Ten years ago, stepping out of an airport for my first taste of Australian air, the first trees I saw looked like pines. My intellect was ready for the wonders of strange new flora, but the old homing heart craved only recognition. "Look!" I thought, "they have pines here!" I went to look closer.
But up close, these pine needles looked like slender pieces of horsetail. And the redness that I assumed to be pine-like bark came from minuscule furry flowers, dancing with conelike fruits.
However acclimated I become, I'll probably never shake the first impression that Australian plants and animals seem designed to mislead the northerner. Like those pit-traps in the jungle -- deep holes with vines strung across them to entrap large mammals -- the landscape offers quick resemblances to draw the northerner forth into the world, so that he tumbles headlong into the chasm of the alien.
Hordes of escaped convicts and military poets have sung the path into the abyss. "Common" names for Australian plants resound with the desperate longing for northern certainties, as though they were all assigned by an escaped and starving convict stumbling through the woods, hallucinating an entire Yorkshire of flora. Anything remotely conifer-like is called a pine. Casuarina, pictured above, is inexplicably a 'she-oak.' Ubiquitous eucalypts were called ash, boxwood, and even apple.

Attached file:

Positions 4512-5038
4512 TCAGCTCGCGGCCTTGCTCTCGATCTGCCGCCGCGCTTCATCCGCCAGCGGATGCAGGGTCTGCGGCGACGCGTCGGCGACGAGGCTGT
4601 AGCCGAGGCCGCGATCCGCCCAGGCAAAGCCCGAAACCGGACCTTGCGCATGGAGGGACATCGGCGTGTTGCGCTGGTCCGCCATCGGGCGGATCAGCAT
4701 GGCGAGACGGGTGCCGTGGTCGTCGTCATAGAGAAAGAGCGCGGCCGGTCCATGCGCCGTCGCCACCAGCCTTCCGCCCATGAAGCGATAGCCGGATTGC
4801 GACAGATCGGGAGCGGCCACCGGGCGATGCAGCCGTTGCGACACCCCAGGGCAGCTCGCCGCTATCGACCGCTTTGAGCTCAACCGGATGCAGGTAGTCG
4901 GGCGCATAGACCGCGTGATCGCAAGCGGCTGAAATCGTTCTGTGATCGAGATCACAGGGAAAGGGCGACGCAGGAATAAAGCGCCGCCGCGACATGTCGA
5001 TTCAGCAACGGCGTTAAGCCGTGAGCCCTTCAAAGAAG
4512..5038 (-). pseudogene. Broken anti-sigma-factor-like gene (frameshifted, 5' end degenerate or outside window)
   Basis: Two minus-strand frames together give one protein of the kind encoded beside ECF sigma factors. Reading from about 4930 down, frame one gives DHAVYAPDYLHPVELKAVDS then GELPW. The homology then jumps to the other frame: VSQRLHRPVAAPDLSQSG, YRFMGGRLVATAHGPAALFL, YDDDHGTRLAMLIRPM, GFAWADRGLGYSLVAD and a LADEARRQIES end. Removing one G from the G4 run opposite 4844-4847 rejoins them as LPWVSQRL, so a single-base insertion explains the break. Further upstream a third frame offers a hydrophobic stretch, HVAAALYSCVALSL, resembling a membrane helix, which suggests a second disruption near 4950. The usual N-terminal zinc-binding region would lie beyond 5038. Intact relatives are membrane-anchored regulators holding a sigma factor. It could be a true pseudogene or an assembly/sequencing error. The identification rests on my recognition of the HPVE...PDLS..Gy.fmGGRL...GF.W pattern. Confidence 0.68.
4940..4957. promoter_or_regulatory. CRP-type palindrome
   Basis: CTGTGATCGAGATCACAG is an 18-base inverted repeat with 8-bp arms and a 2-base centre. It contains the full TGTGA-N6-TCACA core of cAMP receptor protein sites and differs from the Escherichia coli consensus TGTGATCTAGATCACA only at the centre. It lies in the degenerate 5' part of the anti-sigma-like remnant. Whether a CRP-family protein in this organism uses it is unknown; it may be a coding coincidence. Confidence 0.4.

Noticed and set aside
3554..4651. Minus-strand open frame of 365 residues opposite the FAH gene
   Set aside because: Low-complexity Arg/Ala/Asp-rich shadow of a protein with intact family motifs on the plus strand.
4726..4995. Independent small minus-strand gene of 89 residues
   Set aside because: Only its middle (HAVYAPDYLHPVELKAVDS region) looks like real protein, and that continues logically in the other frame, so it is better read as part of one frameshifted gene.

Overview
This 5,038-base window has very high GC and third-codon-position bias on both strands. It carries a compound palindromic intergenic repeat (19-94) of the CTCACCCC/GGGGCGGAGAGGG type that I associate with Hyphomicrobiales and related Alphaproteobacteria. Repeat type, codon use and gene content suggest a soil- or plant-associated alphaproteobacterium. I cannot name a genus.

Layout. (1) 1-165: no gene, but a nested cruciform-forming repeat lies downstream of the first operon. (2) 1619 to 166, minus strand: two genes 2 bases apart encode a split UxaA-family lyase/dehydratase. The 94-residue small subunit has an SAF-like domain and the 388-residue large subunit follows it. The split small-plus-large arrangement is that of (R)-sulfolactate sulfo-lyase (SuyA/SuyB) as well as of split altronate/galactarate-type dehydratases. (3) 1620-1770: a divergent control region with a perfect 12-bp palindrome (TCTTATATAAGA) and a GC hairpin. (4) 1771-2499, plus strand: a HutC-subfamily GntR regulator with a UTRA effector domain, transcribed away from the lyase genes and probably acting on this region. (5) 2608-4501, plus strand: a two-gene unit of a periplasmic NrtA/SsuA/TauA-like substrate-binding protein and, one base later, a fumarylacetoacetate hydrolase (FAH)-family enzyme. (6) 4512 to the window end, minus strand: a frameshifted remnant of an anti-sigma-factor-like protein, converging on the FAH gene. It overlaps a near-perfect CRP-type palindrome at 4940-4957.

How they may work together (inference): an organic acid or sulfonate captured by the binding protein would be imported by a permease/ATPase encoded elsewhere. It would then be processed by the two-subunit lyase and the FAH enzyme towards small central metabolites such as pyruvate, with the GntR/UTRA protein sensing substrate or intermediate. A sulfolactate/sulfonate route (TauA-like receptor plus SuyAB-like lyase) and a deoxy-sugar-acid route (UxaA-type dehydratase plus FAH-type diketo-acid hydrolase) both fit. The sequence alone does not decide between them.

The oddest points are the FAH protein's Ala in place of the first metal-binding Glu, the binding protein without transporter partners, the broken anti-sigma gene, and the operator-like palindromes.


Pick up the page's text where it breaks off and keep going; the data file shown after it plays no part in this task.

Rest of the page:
I'd like to think I'm beyond such grasping. I try to learn only the botanical names as arbitrary and thus supposedly clean signifiers. But still, I notice my attraction to plants that cannot possibly be mistaken for anything in the north: the primary-colored plastics of protea-family flowers, the naive symmetry of Araucaria, the full-on chattering diversity of Eucalyptus. Not that such descriptions, hurled into the bush in my northern tongue, land any nearer the mark than the convict's delusions of home.